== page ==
HURON — Parents and staff were on hand during the parent teacher conference held at Jefferson Elementary School Thursday evening to hear from the KIDS First committee about the upcoming school bond election on Tuesday, April 9.
What is proposed is a $22M bond project that needs a 60 percent vote for the project that would see additions to Madison, Washington and Buchanan elementary schools.
One of the interesting things about Thursday’s presentation was that it was at Jefferson, a school that won’t see any building and will probably not house any student’s in the near future in part because it has no room to expand with the city’s growth.
“The biggest reason out there is that schools have changed,” said KIDS First chairman Garret Bischoff. “It was the three R’s when these schools were built. Now there are so many other programs that weren’t meant to be in the space we have here.”
Jefferson was built for classes the size of under 20 students, about 18.
According to Bischoff some of the district’s elementary schools have classrooms of around 24 students and a few as many as 29.
Other facilities issues include gyms that because they are too small for the entire school to attend assemblies that often two assemblies are held, possibly cutting down learning time.
The district’s lunch program complicates the gym issue and storage is also a problem at the schools with either storage items in the halls or students in the storage areas because of lack of learning space.
According to KIDS First and a study by the architectural firm Koch Hazard from Sioux Falls, the growing numbers will continue.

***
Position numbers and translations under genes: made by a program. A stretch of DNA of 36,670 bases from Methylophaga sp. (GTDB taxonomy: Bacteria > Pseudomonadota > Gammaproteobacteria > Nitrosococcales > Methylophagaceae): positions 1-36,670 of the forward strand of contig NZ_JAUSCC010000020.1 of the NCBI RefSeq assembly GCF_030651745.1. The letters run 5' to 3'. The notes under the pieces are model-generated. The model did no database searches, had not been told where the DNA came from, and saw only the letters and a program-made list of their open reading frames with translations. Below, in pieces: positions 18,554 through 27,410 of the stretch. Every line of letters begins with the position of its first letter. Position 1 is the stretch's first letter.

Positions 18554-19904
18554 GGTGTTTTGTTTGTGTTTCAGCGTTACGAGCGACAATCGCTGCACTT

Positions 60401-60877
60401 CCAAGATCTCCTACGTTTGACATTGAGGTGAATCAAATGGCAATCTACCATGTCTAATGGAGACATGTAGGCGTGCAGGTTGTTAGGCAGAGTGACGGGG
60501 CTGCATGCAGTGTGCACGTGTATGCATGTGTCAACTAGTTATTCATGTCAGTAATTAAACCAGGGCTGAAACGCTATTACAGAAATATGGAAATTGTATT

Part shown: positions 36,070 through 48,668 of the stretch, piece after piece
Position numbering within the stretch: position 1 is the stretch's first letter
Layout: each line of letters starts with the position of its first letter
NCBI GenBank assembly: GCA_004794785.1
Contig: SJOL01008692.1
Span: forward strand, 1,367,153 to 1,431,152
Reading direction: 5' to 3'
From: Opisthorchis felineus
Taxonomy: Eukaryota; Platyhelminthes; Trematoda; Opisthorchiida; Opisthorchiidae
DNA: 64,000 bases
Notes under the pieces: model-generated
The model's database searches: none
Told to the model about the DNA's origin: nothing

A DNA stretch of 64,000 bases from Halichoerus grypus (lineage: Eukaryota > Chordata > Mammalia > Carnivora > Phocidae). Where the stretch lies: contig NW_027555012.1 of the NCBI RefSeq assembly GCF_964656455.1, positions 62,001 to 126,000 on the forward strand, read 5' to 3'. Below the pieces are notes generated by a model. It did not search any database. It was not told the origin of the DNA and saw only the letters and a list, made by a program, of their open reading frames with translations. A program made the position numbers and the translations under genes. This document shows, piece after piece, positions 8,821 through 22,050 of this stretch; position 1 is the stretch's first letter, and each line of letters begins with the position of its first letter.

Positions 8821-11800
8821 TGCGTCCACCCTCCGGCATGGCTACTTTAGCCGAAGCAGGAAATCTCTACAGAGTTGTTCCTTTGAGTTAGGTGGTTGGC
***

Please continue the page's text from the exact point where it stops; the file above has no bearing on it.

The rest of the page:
“They (Koch Hazard) went out and toured all the facilities and visited with some local businesses with the help of Greater Huron Development (Corporation),” said Bischoff. “They got an idea of what the job growth will be in Huron over the next few years.”
The number is 150 more students will need to be housed by the district.
“Enrollment is up 57 percent from 10 years ago and will be up 37 percent in 2017,” said Bischoff.
The presentation also revealed some numbers as far as cost to renovate, upgrade or build a new school.
“If we go out and build new facilities it’s $183 a square foot, if we renovate it’s $90 a square foot and if we just upgrade what we already have it’s $30 a square foot,” said Bischoff.
By adding on to the original structures, the district can reduce the costs instead of building new schools.
Madison, Washington and Buchanan elementary schools all were planned with adding on and growth in mind, unfortunately Jefferson doesn’t have that option.
Jefferson is bound on all sides by residential areas and would only be able to expand at the expense of what little playground space the school has now.
“If we went out and added on to this building we would lose our playgrounds,” said Bischoff. “We would either have to go out and buy houses around the school or we would have to find some other space.”
So moving forward with what is known as option D the district would begin to expand the other three schools which would shift some of the grades.
The biggest change would be moving the fifth graders back out of the middle school, a move the district was forced into because of the overcrowding.
“It was one of the more important things about the plan — taking fifth grade out of the middle school,” said Bischoff.
Buchanan would become the districts kindergarten and first grade center.
Madison would become the second and third grade center.
Washington would become the home to fourth and fifth graders.
The new designs even leave the possibilities for future growth and more additions instead of the costly prospect of building a new school.
The major addition to all three of the schools besides the additional classrooms is relieving the gym and lunch room sharing problem all of the schools have.
More from Thursday night’s forum will appear with coverage from a similar event that is being held this morning at City Hall.
The school bond issue will be discussed after a school board forum that is scheduled for 10:15 a.m.For the complete article see the 03-23-2013 issue.
Click here to purchase an electronic version of the 03-23-2013 paper.
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